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Save money, drive your car to death

Driving your car to the end can save you money

Let’s face it, most of us would upgrade the vehicle if we could. Very few people drive their dream car, only the lucky ones really.

It makes sense that as we make our way down the path of life we will continue to upgrade the vehicle that carries us much of the time.

Consumer Reports uncovered some interesting facts that every car owner should be aware of.

You could save some serious cash

Save moneyKeeping your car for 15 years or for 225,000 miles can save you over 30 grand. It turns out that most people trade in about every five years so these findings are based on upgrading to a new, identical model every five years.

Consumer Reports does an annual national auto survey of it’s readers to find out just how far some models can go. Some of it’s findings are interesting, like a 1990 Lexus LS400 logged in at 332,000 miles and a Ford Ranger that rolled over 488,000 miles.

These cars can go the distance people, keeping them a little longer doesn’t just save you money, it reduces your footprint on the earth.

Tips to help keep your car in tip top shape

In an attempt to save it’s readers money, Consumer Reports offered some helpful advice for keeping your vehicle in good running order so it can go the distance:

  • Follow the owner’s manual maintenance guide, and make necessary repairs right away
  • Only use recommended fluids like oil and transmission fluids
  • Know your vehicle service manual, and look under your hood. Pay attention to odd noises and smells, and keep your eyes peeled for fraying connections or buldging hoses.
  • Keep the car clean both inside and out, the cleaner it is the longer it can resist rust and wear.
  • Purchase a safe and reliable car
  • Which models should you buy then?

    Dead carThe magazine also goes on to give some information on some models that seem to have no problem with a little wear and tear and conversley the models who have a hard time making it off the showroom floor.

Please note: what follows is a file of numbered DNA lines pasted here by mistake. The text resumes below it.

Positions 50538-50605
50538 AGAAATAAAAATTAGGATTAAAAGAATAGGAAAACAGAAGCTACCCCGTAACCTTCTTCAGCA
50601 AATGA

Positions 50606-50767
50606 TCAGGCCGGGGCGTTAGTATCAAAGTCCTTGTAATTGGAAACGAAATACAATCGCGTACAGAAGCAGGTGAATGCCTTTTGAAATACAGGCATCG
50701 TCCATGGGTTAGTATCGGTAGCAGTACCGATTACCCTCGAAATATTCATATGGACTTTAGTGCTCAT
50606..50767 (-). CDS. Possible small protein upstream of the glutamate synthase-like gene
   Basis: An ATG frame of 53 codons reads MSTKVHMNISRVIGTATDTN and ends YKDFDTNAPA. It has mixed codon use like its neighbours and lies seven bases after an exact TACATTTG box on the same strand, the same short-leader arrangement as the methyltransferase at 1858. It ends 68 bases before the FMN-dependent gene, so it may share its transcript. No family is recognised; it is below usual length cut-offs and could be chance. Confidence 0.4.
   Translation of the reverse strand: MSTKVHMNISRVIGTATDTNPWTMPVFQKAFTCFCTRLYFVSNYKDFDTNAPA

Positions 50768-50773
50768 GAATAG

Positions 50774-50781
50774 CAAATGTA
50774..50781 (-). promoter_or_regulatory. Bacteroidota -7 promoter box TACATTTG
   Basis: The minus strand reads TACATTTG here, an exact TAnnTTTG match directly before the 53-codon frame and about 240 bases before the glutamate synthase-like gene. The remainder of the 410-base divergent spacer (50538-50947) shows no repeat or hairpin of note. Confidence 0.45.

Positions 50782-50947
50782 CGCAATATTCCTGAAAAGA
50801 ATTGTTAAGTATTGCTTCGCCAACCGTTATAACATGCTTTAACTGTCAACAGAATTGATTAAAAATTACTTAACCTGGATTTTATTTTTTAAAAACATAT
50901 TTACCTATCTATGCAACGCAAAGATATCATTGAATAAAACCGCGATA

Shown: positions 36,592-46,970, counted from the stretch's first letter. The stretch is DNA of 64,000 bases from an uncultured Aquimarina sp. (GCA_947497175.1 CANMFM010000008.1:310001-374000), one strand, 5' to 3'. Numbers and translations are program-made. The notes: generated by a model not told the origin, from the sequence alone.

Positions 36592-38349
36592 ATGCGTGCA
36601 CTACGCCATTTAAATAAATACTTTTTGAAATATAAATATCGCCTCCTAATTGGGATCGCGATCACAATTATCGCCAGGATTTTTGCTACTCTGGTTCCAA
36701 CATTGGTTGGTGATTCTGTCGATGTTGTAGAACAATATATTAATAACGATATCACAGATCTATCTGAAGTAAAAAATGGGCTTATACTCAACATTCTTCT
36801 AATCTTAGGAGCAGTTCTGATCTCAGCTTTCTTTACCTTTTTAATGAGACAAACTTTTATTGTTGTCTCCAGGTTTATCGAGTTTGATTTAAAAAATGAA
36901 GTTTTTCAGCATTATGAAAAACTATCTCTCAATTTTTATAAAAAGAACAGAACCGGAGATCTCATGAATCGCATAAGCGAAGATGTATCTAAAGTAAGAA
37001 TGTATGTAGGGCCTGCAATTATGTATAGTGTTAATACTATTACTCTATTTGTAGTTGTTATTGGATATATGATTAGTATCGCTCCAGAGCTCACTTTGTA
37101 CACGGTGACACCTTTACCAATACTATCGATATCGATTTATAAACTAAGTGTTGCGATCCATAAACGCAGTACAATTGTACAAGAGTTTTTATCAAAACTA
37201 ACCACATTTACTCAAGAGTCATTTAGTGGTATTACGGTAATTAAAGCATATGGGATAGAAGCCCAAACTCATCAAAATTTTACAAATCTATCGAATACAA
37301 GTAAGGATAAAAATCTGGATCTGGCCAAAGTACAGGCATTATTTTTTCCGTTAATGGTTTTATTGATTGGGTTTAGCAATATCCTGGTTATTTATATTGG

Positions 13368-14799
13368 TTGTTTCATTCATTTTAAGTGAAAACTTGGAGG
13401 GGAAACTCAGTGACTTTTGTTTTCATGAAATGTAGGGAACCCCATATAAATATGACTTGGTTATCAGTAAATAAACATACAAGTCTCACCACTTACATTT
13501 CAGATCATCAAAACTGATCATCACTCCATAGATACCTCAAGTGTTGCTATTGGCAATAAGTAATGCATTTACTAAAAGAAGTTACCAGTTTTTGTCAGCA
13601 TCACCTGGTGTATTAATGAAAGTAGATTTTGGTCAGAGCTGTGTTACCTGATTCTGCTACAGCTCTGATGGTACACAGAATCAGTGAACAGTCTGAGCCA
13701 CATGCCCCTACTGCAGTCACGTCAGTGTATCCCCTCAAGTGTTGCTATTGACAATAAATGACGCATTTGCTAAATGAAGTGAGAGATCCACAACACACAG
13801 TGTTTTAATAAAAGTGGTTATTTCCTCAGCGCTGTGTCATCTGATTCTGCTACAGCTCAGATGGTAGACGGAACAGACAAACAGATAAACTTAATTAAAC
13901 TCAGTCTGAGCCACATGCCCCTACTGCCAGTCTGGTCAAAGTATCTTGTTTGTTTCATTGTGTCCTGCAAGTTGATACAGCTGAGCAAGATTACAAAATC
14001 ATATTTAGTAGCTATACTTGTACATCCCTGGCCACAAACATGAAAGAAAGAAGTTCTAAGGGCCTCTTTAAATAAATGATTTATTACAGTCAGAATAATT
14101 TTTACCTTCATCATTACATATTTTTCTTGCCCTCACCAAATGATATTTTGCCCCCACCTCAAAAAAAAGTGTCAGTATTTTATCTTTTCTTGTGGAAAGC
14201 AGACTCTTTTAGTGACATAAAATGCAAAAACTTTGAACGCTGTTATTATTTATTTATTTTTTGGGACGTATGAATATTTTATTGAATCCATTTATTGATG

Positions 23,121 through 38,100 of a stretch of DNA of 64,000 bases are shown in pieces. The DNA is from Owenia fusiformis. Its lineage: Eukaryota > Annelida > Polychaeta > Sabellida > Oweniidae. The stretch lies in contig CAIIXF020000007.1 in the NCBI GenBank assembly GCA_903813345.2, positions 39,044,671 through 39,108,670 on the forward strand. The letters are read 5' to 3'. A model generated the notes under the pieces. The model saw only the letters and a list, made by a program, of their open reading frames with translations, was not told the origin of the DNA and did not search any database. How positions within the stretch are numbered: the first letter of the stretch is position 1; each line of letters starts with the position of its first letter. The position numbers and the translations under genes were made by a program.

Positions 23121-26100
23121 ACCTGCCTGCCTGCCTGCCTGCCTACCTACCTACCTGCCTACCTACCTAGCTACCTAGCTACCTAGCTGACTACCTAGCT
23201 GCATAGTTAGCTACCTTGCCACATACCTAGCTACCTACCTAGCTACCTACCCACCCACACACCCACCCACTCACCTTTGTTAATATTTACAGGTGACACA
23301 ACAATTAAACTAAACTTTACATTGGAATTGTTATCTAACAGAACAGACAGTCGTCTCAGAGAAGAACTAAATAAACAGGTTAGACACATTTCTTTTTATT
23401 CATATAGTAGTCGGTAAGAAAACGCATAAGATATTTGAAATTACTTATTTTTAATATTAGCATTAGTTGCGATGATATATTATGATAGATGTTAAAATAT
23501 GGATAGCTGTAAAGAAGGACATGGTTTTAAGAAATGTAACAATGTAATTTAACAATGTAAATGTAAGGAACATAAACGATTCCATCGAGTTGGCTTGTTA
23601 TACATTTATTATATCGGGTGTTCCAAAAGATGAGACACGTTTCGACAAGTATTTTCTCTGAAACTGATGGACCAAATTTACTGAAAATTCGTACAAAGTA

Not such a surprise is the fact that Honda and Toyota’s top the list of long lasting vehicles, after all they are often the best vehicles to buy used and generally eat up the ‘best of lists’ of top automotive names.

    Long-term love

  • Honda Civic
  • Honda CR-V
  • Honda Element
  • Lexus ES
  • Lexus LS
  • Toyota 4Runner
  • Toyota Highlander
  • Toyota Land Cruiser
  • Toyota Prius
  • Toyota RAV4
  • Won’t make it far

  • BMW 7-Series
  • Infiniti QX56
  • Jaguar X-type
  • V-8 powered Mercedes-Benz M-class
  • Mercedes-Benz SL
  • Nissan Armada
  • Nissan Titan
  • Volkswagen Touareg
  • V-6 powered Volve XC90
  • Ok, ok, we think you should keep your car for as long as you can stand it, and when you are ready to sell it, let us buy it from you.

    3 thoughts on “Save money, drive your car to death

    1. Pat Veretto

      My car is a 1996 Ford Contour, with less than 85,000 miles on it. Occasionally I get the new car fever, but you’re right; I’m saving a ton of money by driving this one and will save even more in the years to come, barring any major problems. So far, so good. Savings are not limited to the actual cost of the car, though. Insurance and taxes are way lower on older vehicles.

    2. Bob

      Very Narrow long-term list. The SUVs will kill you on the gas, too. And they block visibility, rudely. (Ever wonder why people who drive real cars don’t want to let SUV drivers cut in front of them?)
      —-No Camrys or Corollas? No Subarus?
      —-Keeping the car clean isn’t that important, and if you pay for carwashes, your long-term costs add up. Hose the thing down occasionally, and drive through some deep puddles when there’s no road salt around to contaminate it.
      —-Drop the collision insurance when the car gets to be about 7 years old, if not sooner, or when its value is low enough so that it’s not much of financial hardship to lose it.

    3. Don Lowrey

      You keep mentioning “Depreciation” and then don’t lend any information about it.. Oversight? or just a leader to a sales page.. deceptive ? turns out to be intended or not.

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